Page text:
Jobless linger in feds' safety net
Too bad America's hardest jobs to fill don't include movie star or sports hero. There'd be no shortage of applicants.
But how about machinist or commercial truck driver?
Engineer, salesperson, medical professional?
Those are among America's 10 hardest-to-fill jobs. The others: CNC programmer (manufacturing engineer), welder, accountant, and information technology and administrative personnel.
Wonder of wonders, in this U.S. economy, good jobs are looking for people. The latest astonishing number: 3.9 million.
That's from the Bureau of Labor Statistics if you don't believe it, and who could blame you? The national obsession, fed by politics and news media, is with unemployment and how hard our government has to work to bring it down.
What we might well ponder more is the gap between the classic “help wanted” sign and the folks who can't, won't or don't have the skills to go for it.
Our “labor participation rate” mysteriously keeps shrinking, a “tragedy in the making,” as a nationwide job placement firm puts it.
“When Americans quit looking for work because they conclude that not working beats working, America faces a significant problem,” says Express Employment Services Inc. of Oklahoma City, with more than 600 franchises and $2.5 billion sales, in a report titled “The Great Shift.”
Since the last recession, working has recovered a few million opportunities — but not working is up, too, hidden by going uncounted in the labor force.
Just 63.4 percent of eligible Americans held jobs as of July. That's a 2.7-percentage-point drop in a half-dozen years. We've got 140 million jobs but 90 million or so Americans (including the very young and old) not in the labor force.
What's behind the shift?
For one thing, the first wave of baby boomer retirements, many of them on edge about whether their money will hold out.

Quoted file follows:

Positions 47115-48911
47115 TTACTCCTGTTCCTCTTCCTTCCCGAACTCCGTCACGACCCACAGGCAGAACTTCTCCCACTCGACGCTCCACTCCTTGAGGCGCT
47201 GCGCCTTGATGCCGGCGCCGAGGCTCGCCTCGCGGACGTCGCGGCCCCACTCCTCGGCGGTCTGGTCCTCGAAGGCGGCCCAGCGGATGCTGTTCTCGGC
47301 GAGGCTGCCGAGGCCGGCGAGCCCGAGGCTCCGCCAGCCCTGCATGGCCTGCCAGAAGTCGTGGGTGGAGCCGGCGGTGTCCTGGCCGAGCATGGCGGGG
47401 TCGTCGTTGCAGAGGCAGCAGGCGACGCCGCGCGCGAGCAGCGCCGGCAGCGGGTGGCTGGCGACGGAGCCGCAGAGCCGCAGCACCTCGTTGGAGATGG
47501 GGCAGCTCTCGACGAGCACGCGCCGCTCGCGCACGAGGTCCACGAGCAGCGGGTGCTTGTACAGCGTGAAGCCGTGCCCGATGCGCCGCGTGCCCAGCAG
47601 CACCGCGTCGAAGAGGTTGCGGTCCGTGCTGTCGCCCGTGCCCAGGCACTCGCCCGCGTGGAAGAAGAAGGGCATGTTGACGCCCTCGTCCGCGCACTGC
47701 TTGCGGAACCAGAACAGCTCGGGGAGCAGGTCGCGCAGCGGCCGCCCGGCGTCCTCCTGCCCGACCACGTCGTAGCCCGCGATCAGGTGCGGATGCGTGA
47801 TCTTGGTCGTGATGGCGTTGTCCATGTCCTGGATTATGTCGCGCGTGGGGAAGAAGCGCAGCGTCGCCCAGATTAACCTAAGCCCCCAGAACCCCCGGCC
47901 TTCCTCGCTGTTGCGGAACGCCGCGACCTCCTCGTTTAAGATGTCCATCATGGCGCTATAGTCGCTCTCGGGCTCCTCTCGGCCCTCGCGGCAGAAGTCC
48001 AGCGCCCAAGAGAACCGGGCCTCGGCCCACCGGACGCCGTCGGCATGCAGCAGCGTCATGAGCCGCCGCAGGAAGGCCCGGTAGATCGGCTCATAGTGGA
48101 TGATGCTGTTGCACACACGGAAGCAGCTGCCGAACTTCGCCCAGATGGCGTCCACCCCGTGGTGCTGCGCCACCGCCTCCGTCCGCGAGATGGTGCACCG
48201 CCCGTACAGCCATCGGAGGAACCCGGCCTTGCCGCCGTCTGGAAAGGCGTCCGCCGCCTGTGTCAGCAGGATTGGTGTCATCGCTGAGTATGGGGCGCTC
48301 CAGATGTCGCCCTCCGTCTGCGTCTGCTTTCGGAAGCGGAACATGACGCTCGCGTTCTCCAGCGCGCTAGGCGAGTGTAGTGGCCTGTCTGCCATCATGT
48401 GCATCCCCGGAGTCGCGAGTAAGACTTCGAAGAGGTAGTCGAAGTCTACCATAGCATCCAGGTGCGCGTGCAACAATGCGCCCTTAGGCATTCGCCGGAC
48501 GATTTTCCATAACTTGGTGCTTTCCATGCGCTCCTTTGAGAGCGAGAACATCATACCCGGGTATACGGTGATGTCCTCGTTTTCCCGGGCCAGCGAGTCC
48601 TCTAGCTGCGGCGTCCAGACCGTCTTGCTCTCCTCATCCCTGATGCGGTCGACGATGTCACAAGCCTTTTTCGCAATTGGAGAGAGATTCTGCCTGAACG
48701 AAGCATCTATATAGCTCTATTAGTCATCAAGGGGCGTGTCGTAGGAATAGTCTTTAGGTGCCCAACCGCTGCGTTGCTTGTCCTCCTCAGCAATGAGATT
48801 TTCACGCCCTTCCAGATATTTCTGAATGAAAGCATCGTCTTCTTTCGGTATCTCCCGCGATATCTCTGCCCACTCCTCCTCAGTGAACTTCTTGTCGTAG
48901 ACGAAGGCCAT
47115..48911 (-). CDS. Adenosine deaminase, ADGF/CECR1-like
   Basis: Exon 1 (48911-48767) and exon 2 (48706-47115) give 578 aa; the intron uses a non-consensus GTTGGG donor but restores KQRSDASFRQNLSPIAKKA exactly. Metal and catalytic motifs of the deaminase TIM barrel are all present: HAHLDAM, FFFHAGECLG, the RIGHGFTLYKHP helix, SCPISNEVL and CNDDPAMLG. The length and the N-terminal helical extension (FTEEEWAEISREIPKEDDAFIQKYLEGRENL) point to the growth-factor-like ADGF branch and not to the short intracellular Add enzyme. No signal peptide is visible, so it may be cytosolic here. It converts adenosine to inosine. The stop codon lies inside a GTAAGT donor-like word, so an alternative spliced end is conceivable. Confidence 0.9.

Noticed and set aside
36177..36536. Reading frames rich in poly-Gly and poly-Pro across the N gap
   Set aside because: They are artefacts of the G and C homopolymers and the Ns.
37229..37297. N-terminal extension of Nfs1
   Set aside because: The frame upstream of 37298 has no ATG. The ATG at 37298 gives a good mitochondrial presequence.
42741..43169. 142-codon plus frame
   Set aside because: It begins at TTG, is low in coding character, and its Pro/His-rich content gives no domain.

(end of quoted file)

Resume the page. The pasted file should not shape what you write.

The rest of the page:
Also a tendency of some jobless in their prime years, including Millennials coming of age since 2000, to give up looking. Too discouraged, it's said. Thus sidelined are 1.8 million young adults, a wildly haywire number, given the jobs going begging.
A growing number of us are “stuck in the safety net of government benefits,” says the report. Stick-out example: disability benefits, now received by 14 million Americans, including many formerly employed. The Social Security Administration reports a 44 percent increase in claims since the recession. States are partly to blame; they like to shift people to disability from welfare or unemployment, because the federal government pays. Some law firms also promote disability claims.
A shrinking labor force poses woe and conflict down the road. When Social Security started in the 1930s, 12 workers paid into the system for every retiree drawing out. Now the ratio is 1.5 to 1. Seventeen million more immigrants might be needed by 2020 to make up for Americans sitting it out.
A bright note: Express Employment founder and CEO Bob Funk, 72, has placed a lot of people. He said in a Wall Street Journal interview that just three essentials exist for finding and keeping a job: personal integrity, a strong work ethic, and the ability to pass a drug test.
Jack Markowitz is a Thursday columnist for Trib Total Media. Email him at firstname.lastname@example.org.